First of all, what ISN’T accent training? Accent reduction, or accent training, is not the elimination of an accent. All of us have an accent – even what is considered the neutral American accent is actually from the American Midwest – and it is extremely unlikely that you can eliminate your native accent completely. We occasionally see actors who play a role with a different accent than their native one. In almost every instance, there is an accent coach on-site to help them with the character’s accent, and the actor spend hours upon hours practicing their lines and being corrected. And even then, how many times do we chuckle at how inaccurate the acquired accent is?
When we learn our first language, we learn how to make sounds in a specific way. What we think of as an accent is basically the way we learned to make those sounds. As we learn other languages, the sounds from our first language, or mother tongue, interfere with the new sounds of the language we are trying to acquire. Sometimes the sounds are pretty similar – for example, an Italian native speaker would not have too much trouble learning the new sounds required to learn Spanish. Other new sounds might be extremely difficult to acquire. Someone learning English after learning their mother tongue of Punjabi, for example, might have trouble with some of the new sounds.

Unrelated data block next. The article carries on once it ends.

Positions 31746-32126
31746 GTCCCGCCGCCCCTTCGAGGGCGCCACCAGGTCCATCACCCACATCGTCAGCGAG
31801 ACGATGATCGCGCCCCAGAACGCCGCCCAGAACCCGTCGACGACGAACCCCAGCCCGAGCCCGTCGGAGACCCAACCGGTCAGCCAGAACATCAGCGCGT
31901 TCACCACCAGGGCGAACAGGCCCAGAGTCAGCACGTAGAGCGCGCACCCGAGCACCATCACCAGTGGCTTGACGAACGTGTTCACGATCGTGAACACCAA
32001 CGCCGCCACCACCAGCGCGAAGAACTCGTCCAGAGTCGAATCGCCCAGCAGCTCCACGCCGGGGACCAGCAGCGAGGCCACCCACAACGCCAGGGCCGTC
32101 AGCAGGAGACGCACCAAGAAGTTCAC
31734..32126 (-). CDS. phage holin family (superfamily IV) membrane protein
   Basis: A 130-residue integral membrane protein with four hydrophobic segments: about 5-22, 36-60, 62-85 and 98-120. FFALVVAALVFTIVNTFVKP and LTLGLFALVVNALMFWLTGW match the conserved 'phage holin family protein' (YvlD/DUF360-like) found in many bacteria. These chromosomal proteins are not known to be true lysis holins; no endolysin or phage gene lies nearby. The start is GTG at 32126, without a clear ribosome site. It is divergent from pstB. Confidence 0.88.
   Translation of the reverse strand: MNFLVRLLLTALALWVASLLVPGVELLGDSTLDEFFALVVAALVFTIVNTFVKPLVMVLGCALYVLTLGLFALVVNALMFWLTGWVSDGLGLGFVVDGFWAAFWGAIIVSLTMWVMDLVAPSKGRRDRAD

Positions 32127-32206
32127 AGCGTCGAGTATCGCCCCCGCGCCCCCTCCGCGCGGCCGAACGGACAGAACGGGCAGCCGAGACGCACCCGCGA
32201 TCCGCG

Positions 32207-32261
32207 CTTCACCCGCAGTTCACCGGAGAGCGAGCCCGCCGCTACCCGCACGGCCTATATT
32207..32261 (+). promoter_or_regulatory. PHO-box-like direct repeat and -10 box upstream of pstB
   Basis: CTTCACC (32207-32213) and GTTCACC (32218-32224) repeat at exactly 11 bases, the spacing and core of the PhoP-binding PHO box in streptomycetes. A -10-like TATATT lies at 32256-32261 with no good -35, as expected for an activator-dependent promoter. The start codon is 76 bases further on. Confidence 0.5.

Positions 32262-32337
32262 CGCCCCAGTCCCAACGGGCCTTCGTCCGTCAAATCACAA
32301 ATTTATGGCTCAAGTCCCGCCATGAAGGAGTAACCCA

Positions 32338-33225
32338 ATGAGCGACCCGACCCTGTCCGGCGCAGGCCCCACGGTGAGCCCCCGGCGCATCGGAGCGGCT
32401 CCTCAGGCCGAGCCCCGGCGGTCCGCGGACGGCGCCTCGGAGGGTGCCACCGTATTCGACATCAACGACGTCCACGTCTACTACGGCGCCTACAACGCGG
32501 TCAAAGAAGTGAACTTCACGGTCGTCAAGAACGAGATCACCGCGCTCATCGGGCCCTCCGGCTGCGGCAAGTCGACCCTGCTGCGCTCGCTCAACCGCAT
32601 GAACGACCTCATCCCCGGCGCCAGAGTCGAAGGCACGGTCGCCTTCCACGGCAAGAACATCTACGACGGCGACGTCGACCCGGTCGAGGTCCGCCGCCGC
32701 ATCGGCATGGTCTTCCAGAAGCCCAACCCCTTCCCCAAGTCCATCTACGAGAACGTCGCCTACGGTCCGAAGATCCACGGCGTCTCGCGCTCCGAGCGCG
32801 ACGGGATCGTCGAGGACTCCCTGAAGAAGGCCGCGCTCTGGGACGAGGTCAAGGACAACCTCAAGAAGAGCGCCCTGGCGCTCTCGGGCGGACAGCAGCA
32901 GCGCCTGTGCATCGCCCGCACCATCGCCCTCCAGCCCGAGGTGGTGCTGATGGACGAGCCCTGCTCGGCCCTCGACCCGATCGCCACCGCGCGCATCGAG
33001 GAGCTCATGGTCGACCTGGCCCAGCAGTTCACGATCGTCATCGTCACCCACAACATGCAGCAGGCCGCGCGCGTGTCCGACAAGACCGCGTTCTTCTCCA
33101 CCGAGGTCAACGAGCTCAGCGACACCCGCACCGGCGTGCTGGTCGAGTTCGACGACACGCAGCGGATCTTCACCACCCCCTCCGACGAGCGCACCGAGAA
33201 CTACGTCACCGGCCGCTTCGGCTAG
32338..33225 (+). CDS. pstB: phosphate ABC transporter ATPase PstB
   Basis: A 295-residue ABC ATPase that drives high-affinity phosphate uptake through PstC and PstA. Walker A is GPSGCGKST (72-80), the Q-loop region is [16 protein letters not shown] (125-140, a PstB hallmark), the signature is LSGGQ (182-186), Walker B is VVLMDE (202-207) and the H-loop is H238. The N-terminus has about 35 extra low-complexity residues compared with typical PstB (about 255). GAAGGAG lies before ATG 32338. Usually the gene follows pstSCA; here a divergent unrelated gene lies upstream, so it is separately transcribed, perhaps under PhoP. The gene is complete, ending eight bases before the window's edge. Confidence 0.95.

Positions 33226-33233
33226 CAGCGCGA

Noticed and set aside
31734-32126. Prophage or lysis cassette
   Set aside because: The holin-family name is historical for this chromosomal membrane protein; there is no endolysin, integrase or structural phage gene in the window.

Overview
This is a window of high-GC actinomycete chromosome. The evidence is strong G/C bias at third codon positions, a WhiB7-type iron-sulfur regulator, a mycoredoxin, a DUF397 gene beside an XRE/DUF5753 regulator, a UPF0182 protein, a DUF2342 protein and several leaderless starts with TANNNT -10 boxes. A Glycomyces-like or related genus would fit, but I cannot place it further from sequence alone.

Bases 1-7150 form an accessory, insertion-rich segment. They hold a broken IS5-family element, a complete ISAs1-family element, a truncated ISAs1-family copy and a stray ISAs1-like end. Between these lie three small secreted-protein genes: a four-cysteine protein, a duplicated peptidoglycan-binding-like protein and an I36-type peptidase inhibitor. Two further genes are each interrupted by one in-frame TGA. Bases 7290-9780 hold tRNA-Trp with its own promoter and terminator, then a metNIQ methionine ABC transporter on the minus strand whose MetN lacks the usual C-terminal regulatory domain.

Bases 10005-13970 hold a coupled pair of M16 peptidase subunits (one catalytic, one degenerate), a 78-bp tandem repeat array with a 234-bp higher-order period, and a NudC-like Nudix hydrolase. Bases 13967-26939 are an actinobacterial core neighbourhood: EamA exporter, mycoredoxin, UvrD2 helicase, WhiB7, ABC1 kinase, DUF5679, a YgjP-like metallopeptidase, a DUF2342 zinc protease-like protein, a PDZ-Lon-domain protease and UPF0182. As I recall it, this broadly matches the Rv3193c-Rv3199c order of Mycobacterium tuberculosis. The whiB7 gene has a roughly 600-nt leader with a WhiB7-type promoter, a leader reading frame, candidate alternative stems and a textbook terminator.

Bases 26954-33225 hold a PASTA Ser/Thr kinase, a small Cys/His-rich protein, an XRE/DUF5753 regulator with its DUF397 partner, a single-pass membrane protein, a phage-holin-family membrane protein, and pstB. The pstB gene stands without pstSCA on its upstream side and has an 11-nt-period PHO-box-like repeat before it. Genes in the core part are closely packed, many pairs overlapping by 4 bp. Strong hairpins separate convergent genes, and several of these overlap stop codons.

When someone decides to have accent training, they engage in a process to learn how to make these new sounds that are specific to the new language. Instead of learning the sound that’s “close enough” in their native tongue, they learn the sound that is specific to the new language. For example, many Korean English language learners, when learning the name of the tasty fast-food dish of a round of bread with tomato sauce, cheese, and sometimes meats on it, they are taught to say “pija” (IPA: pi:dʒɑː) instead of “pizza” (IPA: pi:t.sə). This substitution makes this word almost nonsensical to native English speakers. Another example – in spoken Chinese, there is a specific sound that, to a native English speaker, reminds them of the “r” and the “l” sounds meshed together. This is a sound that is not used in English at all, but is common in Chinese. When a Chinese English language learner begins learning these two separate sounds, it can be very difficult to learn the correct tongue placement to make them.
That’s where accent training comes in. As a pronunciation teacher, I help you hear what the sounds should be, then help you learn the correct tongue placement so you can make the correct sound. As you practice the sounds and listen to your recordings, you can hear your own mistakes and learn to correct them. Often it just takes a few hours of practice to change your English pronunciation to a more easily understood way of saying things.
It’s very frustrating to want to communicate with your coworkers, clients, or boss, and to have to keep repeating yourself because your pronunciation gets in the way. With accent training, you can eliminate that problem and make faster progress in the corporate game.